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There are several problems caused by having a high blood glucose level over a long period of time. A common problem in people with diabetes is diabetic retinopathy, which is damage to the eyes.
Small blood vessels provide your eyes with the oxygen and nutrients they require to function properly. When you have high blood glucose levels over a long period of time, the cells that make up these small blood vessels become damaged.
When the cells become damaged, the blood vessels weaken, and protein leaks through the blood vessel walls into the clear fluid of the eye. This damage results in parts of the eye losing its oxygen and nutrient supply.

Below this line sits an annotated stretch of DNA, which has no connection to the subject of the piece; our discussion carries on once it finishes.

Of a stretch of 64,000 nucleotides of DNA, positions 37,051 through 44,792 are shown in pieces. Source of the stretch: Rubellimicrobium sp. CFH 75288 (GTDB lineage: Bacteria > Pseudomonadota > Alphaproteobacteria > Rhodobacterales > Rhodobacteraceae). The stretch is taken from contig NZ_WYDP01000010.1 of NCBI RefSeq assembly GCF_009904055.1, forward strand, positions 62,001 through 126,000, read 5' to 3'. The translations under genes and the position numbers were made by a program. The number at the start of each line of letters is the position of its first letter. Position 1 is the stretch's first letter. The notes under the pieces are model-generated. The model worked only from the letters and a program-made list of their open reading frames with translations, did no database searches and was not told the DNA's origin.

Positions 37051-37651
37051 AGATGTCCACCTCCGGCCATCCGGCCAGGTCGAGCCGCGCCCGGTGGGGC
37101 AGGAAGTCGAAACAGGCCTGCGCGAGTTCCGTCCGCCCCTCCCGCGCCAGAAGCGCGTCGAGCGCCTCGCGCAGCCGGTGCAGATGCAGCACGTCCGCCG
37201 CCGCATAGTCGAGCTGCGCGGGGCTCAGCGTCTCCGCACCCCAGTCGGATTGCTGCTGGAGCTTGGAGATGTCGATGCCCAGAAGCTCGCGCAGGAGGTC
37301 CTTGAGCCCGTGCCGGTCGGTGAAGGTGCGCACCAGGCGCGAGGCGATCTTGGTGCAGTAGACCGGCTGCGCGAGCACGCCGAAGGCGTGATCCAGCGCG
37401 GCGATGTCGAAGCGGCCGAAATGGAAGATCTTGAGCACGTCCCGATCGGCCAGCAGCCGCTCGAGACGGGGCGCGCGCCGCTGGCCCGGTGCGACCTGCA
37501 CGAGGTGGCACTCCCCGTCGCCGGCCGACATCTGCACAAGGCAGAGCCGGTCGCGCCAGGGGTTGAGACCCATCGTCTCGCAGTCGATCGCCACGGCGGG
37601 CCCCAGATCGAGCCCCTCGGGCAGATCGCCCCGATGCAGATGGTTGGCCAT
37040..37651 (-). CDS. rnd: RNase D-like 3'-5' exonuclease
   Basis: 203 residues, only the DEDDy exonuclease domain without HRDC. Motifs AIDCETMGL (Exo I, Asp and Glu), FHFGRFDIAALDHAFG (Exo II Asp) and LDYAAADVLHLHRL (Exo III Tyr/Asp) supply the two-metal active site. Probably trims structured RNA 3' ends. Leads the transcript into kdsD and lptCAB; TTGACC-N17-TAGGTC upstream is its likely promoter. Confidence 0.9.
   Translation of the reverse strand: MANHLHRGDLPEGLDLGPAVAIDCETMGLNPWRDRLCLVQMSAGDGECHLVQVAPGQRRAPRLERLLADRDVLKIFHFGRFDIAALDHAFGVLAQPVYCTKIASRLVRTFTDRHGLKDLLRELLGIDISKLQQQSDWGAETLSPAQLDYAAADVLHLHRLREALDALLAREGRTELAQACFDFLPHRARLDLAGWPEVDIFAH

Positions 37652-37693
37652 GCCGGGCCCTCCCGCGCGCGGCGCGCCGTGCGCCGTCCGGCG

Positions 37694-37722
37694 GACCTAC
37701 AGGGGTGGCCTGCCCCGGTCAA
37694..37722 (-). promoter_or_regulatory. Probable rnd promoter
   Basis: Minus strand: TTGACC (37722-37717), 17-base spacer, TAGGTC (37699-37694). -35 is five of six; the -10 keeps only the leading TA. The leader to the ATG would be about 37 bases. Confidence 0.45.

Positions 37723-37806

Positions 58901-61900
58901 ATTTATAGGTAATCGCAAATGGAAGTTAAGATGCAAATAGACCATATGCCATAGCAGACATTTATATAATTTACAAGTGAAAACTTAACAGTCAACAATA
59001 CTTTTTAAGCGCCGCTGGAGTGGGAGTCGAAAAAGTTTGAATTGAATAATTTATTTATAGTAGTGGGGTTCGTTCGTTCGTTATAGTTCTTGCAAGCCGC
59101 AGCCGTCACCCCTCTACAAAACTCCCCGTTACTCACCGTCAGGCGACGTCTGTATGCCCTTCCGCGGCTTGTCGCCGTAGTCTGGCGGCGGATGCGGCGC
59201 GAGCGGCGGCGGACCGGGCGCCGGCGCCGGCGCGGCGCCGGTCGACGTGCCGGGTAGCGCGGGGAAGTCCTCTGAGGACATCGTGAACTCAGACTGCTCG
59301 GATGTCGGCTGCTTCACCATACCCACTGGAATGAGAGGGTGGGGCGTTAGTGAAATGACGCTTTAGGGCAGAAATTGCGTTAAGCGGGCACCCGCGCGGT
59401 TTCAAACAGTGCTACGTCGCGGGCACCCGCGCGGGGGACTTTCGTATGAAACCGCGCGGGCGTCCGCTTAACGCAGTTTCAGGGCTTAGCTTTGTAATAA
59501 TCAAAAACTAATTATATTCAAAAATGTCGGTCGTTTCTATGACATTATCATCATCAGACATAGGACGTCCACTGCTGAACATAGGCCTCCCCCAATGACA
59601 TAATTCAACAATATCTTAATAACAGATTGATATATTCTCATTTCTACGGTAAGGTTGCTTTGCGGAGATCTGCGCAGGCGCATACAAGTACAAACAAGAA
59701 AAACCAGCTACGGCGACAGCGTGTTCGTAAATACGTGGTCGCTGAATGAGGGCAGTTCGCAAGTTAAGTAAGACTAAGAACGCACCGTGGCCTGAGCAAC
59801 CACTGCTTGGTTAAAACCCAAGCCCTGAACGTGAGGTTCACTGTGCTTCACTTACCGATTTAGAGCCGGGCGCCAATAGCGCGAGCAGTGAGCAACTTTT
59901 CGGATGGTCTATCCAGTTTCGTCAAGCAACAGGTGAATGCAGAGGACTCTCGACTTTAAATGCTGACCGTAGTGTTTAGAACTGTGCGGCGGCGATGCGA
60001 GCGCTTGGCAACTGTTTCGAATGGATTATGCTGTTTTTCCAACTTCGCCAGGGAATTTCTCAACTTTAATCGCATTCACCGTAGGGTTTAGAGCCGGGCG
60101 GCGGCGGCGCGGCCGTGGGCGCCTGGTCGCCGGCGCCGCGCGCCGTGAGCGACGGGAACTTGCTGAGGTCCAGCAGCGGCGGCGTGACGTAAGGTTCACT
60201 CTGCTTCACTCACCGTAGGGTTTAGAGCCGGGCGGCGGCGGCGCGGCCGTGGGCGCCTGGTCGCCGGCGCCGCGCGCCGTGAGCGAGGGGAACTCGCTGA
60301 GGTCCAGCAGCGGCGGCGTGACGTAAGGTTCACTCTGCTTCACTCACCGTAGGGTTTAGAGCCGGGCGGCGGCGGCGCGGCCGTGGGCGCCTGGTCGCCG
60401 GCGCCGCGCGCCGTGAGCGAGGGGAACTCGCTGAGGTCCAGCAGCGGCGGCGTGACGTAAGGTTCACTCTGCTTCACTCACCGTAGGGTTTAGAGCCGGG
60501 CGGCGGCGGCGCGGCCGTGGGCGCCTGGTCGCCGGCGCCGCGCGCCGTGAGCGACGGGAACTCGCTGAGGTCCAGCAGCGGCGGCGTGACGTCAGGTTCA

In the early stages, you may not have any symptoms when the blood vessels leak protein, or you might see small floaters that go away.
The loss of nutrients to parts of the retina signals the body to form new blood vessels. In a person with diabetes, these new blood vessels are weak and can cause swelling and bleeding inside the eye. This can create more damage to your vision and can lead to blindness.
You can reduce your risk of blindness with appropriate care and treatment. Because small blood vessel damage can be seen and treated by your eye doctor before you experience any symptoms, it is important to have a yearly dilated eye exam.